He went on to work for the BBC African service, which was part of the BBC World Service.
While in Romania, Tim began to make trips to Yugoslavia, where war was in the air.
"Croatia and Slovenia declared independence and I never really went back to Bucharest," Tim explained.
The family moved to Belgrade, the Yugoslavian capital.
"The country was like California at the time - it was prosperous and developed," he added.
"The communism there was different than in other countries, but because Yugoslavia was made up of six republics, it began to break down.
"I was doing what I wanted to do - seeing history develop in front of my eyes."
At the beginning of Tim's time there, he covered the sieges of Dubrovnik and Vukovar, as well as the war in Bosnia.
Tim also interviewed the Bosnian Serb leaders Radovan Karadžic and Ratko Mladic.
Both were eventually accused of war crimes, crimes against humanity and genocide after thousands of Bosnian Muslims were butchered.
"Looking back, I believe Karadžic was a bad person who waded into a situation, while Mladic was clinically insane," Tim pondered.
He also covered the Srebrencia massacre, in July, 1995, where more than 8,000 Bosnian Muslims, mainly men and boys, were killed.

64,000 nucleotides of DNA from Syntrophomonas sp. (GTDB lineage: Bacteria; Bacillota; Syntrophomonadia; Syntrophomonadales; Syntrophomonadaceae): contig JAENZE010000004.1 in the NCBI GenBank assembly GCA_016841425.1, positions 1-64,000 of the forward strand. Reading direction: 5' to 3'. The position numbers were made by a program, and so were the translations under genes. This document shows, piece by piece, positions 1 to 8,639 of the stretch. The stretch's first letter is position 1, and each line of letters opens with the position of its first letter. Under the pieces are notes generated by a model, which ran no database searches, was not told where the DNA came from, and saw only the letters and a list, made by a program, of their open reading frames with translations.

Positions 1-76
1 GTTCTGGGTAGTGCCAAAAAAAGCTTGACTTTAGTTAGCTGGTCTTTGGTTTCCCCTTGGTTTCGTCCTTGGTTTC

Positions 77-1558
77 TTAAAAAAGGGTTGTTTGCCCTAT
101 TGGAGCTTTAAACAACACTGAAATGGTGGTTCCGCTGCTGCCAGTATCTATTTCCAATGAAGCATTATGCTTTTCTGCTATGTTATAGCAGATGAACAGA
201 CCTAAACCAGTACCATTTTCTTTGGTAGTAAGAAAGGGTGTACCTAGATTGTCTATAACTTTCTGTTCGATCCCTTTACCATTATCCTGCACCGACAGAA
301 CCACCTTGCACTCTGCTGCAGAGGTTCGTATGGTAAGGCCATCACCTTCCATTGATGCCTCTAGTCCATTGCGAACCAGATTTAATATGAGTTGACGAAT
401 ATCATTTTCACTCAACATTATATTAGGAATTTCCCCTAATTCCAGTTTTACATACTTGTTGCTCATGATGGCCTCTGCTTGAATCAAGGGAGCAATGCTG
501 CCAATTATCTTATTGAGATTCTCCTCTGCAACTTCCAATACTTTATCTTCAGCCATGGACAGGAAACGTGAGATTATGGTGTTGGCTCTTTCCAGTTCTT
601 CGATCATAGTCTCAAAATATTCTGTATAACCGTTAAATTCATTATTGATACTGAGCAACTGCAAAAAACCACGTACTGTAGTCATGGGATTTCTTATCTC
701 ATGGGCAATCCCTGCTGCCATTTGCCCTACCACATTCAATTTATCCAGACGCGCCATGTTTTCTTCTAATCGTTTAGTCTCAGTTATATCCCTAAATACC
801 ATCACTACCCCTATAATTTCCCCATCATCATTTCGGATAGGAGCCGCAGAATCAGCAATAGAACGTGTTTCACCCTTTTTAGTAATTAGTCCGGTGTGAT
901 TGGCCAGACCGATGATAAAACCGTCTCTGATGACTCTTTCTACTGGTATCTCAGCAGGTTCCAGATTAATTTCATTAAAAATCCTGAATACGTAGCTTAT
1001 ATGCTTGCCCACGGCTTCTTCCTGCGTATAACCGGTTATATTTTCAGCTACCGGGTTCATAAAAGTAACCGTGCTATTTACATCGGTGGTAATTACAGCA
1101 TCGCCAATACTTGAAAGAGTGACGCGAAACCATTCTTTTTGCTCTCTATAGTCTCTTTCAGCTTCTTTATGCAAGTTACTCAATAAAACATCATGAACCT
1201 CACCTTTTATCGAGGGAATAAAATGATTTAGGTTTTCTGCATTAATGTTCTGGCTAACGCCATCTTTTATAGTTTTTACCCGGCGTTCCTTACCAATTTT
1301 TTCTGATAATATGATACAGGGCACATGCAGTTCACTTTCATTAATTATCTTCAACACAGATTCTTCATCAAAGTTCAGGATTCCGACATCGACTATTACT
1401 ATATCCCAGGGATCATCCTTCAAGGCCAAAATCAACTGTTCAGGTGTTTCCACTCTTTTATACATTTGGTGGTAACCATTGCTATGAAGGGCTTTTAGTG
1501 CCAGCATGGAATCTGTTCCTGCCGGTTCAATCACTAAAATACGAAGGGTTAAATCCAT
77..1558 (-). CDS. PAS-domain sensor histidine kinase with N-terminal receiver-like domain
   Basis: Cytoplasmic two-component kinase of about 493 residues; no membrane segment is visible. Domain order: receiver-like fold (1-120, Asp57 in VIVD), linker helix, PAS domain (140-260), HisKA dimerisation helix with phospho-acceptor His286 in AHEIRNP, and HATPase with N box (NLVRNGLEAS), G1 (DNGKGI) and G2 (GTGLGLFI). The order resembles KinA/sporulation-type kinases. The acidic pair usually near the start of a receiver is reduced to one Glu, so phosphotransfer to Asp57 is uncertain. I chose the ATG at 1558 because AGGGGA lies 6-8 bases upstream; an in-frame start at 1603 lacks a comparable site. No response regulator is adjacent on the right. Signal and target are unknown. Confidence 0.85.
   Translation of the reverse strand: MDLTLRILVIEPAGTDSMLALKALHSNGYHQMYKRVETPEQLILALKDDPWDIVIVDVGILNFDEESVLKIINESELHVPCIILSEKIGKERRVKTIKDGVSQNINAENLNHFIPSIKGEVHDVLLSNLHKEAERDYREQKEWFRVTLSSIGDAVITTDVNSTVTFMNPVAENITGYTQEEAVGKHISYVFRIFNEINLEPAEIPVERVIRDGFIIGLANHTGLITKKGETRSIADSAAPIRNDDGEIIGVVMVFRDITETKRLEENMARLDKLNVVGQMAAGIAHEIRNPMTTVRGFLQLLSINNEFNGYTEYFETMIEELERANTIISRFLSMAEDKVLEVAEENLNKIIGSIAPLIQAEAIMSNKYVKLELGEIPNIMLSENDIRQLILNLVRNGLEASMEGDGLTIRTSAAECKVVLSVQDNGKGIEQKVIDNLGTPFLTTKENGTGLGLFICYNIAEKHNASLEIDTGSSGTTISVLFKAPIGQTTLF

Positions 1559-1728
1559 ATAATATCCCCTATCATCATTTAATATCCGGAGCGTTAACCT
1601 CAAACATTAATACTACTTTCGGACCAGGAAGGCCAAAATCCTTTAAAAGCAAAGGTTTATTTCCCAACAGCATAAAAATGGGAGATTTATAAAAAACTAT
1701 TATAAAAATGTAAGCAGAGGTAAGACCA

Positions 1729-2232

"Like Auschwitz has become the great symbol of the Holocaust, the same can be said of Srebrencia with regard to Bosnia," Tim surmised.
In 1995, the family returned to London, but made frequent trips to the Balkans, where he wrote for The Times and The Economist, among other publications.
Tim was also in the thick of it when war broke out in Kosovo in early 1998.
The Kosovo Liberation Army, made up of ethnic Albanians, went to war with Yugoslavia over the territory, with the latter claiming it was Serbian land.
The KLA was supported by NATO, which also bombed Belgrade.
"I think there was a direct link between what happened in Srebrenica and Kosovo," Tim explained.
"There was guilt in the West over what happened in Srebrenica - there was a feeling the Bosnian Muslims were not protected and thousands of them were killed.
"NATO moved quickly to take action against the Serbs because Srebrenica hovered in the background."
His time in Yugoslavia and Kosovo led to Tim writing two books, The Serbs: History, Myth and the Destruction of Yugoslavia and Kosovo: War and Revenge.
Shortly after 9/11, Tim covered the fall of the Taliban in Afghanistan.
"It was an eerie experience in Kabul (the Afghan capital)," he recalled. "There were lines of bodies on the road, presumably of Taliban who had been executed."
And while he met a few Jews while covering the Balkans, he had an amusing anecdote concerning the Jewish community of Afghanistan - all two of them.
"These two guys literally hated each other," Tim laughed.
"They had reported each other to the Taliban and both of them lived in an old synagogue complex in Kabul, but did not talk to each other."